Thousands of donations over the course of just three months have helped the Museum of Fine Arts, Boston, acquire the 42-foot-tall Lime Green Icicle Tower, a monumental glass sculpture by renowned artist Dale Chihuly.
Over $1 million was raised since the museum launched a public appeal on July 18 to keep the sculpture.
The tower was specifically created for the MFA's Shapiro Family Courtyard, where it has resided since March, and served as a coloful and dramatic focal point for the vast new space. It was also a favorite piece among Chihuly’s dazzling creations included in the popular exhibition Chihuly: Through the Looking Glass, on view this spring and summer at the MFA.
Thousands of gifts, small and large, were given by first-time visitors and long-time friends, ranging from piggy-bank savings brought in by children, to checks written by adults.
Major donors were led by the Donald Saunders and Liv Ullmann Family of Boston. Donald Saunders is a Boston real estate developer and Liv Ullmann is an actress and director who also serves as a UNICEF Goodwill Ambassador.
“Delighted visitors to Chihuly did not want the show to end, and were particularly enthusiastic about the signature piece created by Chihuly for the Shapiro Family Courtyard,” said Malcolm Rogers, Ann and Graham Gund Director of the MFA. “I was approached time and again by people offering to donate funds for its acquisition. Since July, we have been raising money to keep the tower. Some of our friends have written checks, and others have made donations through contribution boxes and our first-ever mobile-giving initiative. The support has been tremendous and I am delighted by how this appeal has caught the imagination of the public.”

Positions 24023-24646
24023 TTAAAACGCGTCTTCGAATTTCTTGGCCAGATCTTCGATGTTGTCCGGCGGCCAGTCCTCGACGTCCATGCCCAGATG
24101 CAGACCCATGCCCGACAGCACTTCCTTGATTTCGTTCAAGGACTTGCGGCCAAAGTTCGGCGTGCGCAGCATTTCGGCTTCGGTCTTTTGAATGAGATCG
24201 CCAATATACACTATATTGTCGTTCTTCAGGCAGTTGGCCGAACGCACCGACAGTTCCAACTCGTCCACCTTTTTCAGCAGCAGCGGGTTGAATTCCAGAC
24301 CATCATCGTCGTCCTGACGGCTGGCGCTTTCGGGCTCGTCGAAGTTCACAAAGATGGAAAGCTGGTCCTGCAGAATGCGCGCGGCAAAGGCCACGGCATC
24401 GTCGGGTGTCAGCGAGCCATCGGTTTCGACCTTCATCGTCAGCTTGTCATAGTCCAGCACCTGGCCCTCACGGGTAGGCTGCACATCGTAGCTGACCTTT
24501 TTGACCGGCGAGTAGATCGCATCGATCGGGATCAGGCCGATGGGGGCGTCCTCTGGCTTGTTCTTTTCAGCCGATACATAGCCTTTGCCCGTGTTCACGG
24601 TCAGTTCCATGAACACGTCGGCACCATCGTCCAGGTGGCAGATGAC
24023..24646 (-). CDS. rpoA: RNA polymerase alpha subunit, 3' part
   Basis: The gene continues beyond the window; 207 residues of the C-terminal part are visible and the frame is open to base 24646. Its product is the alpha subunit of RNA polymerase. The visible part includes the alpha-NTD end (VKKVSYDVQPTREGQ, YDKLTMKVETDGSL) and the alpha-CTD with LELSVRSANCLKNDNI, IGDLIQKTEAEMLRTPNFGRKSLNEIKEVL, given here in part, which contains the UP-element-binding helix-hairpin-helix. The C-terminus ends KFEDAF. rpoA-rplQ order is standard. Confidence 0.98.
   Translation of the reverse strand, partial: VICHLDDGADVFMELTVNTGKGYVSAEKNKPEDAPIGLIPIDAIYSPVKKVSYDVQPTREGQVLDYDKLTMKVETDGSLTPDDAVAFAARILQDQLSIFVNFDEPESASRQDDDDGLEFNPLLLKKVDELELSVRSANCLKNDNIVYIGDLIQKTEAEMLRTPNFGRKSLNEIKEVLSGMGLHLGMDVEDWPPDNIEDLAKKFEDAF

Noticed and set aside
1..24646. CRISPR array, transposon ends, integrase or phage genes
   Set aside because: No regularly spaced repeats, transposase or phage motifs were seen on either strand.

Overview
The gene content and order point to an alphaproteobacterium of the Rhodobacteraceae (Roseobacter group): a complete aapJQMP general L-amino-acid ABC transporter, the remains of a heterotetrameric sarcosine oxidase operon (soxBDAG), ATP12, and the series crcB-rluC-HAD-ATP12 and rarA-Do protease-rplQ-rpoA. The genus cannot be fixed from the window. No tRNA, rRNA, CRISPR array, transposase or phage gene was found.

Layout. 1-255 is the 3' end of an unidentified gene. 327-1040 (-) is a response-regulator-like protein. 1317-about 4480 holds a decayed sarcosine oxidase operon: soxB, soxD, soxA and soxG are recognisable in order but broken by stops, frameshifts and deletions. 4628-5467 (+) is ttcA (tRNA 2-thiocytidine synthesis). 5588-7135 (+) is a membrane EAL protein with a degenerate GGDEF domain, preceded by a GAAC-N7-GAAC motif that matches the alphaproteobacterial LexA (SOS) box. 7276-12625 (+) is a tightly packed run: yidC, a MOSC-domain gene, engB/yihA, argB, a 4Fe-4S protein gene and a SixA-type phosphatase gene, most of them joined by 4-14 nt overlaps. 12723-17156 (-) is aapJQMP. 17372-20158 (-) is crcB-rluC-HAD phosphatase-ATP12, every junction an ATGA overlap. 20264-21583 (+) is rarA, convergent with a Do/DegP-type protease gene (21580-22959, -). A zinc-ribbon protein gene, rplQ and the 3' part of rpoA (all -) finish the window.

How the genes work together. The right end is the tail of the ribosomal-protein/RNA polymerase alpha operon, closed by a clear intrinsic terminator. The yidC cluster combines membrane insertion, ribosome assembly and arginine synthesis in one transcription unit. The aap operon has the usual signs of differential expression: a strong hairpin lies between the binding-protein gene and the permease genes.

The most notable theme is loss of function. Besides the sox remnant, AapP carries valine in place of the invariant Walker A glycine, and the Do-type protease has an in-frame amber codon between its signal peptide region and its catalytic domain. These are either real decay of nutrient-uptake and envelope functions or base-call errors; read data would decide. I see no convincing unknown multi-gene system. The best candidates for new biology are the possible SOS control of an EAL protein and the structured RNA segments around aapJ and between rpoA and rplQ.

The dramatic Lime Green Icicle Tower sculpture weighs some 10,000 pounds and comprises 2,342 pieces of hand-blown green glass spikes that form a tree-like shape. It was one of 12 installations featured in Chihuly: Through the Looking Glass—nine displayed in the Ann and Graham Gund Gallery and three (including the tower) in the Shapiro Family Courtyard. On view at the MFA from April through August, the popular exhibition was supported by the Highland Street Foundation and offered a retrospective look at the work of one of the world’s leading glass artists. It drew more than 372,000 visitors, making it the fifth best-attended show in the Museum’s history.
,This is the third time that the MFA has made a major public appeal to acquire a work of art. The first was when the Museum hoped to acquire Paul Revere’s Son’s of Liberty Bowl (1768) in the late 1940s, when more than 700 donations, large and small, came in from the public and schoolchildren, allowing the MFA to acquire this historic work of art in 1949. The second time was in 1979-80, when the Boston Athenaeum decided to sell its iconic Gilbert Stuart portraits of George and Martha Washington (both painted in 1796)—on loan to the MFA since 1876. In 1979, a public campaign was launched in Boston to retain the paintings and, as a result, the MFA and the Smithsonian’s National Portrait Gallery came to an agreement to share ownership of the paintings that has enabled each institution to put the works on view for three years on a rotating basis.